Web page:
At least the US, France, UK, USSR, and China were fairly sane -- MAD was a valid concept. Iran is whack, and publically subscribes to a philosophy of martyrdom.

Posted by: J.C. on January 29, 2007 at 5:14 AM | PERMALINK


It's perfectly possible, of course, that Iran has secretly built another entire enrichment plant somewhere, which works much better than the one we know about, and that no one has found any evidence of its existence.

It's also perfectly possible that there is a hitherto-unobserved three-mile-long chocolate-coated Spode teapot in orbit around Jupiter.

However, with reference to the second point, my view would be that it would be foolhardy to spend billions on sending astronauts to Jupiter on the assumption that they will be able to replenish their chocolate supply once they arrive.

The analogy is, I trust, clear.

Posted by: ajay on January 29, 2007 at 5:23 AM | PERMALINK

Is there any reason for the US to be more concerned with a potentially nuclear Iran than a nuclear North Korea, a nuclear Pakistan, and all that loose fissile material in Russia.

Posted by: sky is falling on January 29, 2007 at 6:41 AM | PERMALINK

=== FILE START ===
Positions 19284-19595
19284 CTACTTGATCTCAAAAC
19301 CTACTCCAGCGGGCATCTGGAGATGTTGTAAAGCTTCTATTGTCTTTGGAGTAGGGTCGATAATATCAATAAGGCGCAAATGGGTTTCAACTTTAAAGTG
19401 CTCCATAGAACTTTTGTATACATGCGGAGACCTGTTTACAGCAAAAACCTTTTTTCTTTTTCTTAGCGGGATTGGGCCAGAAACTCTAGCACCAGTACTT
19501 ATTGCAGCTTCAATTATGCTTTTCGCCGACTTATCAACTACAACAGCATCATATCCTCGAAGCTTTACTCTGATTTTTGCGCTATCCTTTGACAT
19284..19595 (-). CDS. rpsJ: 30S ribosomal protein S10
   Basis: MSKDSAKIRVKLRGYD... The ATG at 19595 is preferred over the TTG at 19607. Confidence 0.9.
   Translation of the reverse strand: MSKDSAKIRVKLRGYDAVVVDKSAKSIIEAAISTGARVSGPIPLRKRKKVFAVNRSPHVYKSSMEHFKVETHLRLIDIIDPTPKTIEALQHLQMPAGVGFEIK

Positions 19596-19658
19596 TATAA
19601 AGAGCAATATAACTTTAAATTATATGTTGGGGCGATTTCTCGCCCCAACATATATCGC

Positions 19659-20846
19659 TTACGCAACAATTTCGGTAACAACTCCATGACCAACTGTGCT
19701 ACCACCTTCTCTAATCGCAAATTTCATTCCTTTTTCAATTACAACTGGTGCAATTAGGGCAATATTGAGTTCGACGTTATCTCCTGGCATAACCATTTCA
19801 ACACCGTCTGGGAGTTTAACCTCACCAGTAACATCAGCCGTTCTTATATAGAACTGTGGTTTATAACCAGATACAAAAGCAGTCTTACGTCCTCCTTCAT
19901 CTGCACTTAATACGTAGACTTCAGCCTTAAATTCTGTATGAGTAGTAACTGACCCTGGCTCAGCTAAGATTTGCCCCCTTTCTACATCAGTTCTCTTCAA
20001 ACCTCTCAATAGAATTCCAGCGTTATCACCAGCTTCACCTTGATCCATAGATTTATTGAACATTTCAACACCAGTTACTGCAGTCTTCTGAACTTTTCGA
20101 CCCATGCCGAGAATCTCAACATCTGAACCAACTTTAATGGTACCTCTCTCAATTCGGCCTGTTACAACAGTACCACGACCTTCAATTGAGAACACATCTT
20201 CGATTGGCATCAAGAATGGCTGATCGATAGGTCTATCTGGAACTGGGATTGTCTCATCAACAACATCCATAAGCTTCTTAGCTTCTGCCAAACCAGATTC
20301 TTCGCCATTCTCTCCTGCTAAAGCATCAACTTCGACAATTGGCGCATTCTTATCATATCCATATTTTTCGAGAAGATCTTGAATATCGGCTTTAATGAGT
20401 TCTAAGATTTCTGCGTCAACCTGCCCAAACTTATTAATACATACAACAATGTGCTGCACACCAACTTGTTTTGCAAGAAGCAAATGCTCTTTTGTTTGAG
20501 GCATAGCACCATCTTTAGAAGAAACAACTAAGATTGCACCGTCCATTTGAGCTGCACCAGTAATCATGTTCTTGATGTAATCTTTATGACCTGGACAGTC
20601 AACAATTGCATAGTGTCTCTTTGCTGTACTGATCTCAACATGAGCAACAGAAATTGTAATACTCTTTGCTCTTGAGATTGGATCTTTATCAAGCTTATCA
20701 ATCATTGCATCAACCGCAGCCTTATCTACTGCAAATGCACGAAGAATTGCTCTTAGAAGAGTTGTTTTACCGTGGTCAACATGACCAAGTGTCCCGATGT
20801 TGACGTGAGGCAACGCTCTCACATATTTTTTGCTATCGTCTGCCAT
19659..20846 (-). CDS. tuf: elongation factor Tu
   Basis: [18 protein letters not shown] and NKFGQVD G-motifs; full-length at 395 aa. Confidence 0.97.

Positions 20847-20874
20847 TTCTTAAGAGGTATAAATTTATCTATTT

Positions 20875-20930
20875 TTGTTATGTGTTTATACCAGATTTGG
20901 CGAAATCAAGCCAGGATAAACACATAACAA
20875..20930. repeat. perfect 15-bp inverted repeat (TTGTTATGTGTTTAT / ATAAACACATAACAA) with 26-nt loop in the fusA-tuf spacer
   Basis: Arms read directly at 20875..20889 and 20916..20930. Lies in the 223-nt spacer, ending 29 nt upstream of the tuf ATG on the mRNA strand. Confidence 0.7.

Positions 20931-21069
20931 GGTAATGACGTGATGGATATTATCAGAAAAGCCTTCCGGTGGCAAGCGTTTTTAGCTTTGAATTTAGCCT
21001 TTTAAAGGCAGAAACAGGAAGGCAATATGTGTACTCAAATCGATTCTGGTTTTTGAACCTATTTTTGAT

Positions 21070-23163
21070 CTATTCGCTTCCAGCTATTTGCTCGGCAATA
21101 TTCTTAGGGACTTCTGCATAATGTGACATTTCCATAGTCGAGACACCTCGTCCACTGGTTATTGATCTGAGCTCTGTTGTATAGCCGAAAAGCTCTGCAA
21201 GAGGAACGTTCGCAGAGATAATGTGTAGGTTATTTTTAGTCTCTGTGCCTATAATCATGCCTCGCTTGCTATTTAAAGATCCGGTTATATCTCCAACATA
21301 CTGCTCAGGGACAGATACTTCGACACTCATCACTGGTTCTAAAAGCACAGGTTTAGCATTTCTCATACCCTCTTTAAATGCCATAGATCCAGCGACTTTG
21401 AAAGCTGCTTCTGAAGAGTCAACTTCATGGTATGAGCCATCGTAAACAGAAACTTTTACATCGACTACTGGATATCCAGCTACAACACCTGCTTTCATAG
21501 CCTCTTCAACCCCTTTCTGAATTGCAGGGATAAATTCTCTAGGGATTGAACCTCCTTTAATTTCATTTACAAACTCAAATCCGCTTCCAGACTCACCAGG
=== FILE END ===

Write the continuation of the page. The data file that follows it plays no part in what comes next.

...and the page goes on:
At least the US, France, UK, USSR, and China were fairly sane -- MAD was a valid concept. Iran is whack, and publically subscribes to a philosophy of martyrdom.

JC. You know whack about Iran. Have you ever been to that part of the world? The Irani regime, while fairly repressive and a regime we (the West) should be working against, is hardly the worst in the region and is overall fairly pragmatic. Further, Iran has never waged a war of aggression in its entire modern history. Argument by prejudice is hardly an argument. Much of your country seems pretty whack to me. Are you beyond deal-making?

(P.S. You also know whack about left and right).

Snicker-snack, what you say illustrates my point. Your position, it seems to me, amounts to "Let Iran develop the bomb -- they can't hurt us, and anyway it would be immoral to preemptively attack them".

First, please note that my argument was against preventative war. There is nothing pre-emptive about the current situation.

Actually, my position is that I'd rather not see them with the bomb (and Iran has certainly given lots of notice that all is negotiable) but that Iran with a bomb is not an utter disaster (though perhaps another fuck-up to ascribe to Dick Cheney for his brushing aside Iranian approaches in 2003). But then, I'd rather not wee you guys with the bomb either (and of all the bomb-wielding countries you guys have seemed to be least averse to using the technology of late). You're probably right that there is at least one split - between those for whom an Iranian bomb is ultimately acceptable and those for whom it is unacceptable in any measure. So perhaps two strands, not several.

But in the international communicty at large, such a split will not begin to be noticed until Iran is much, much closer to development than it currently is (and we have hard evidence of such).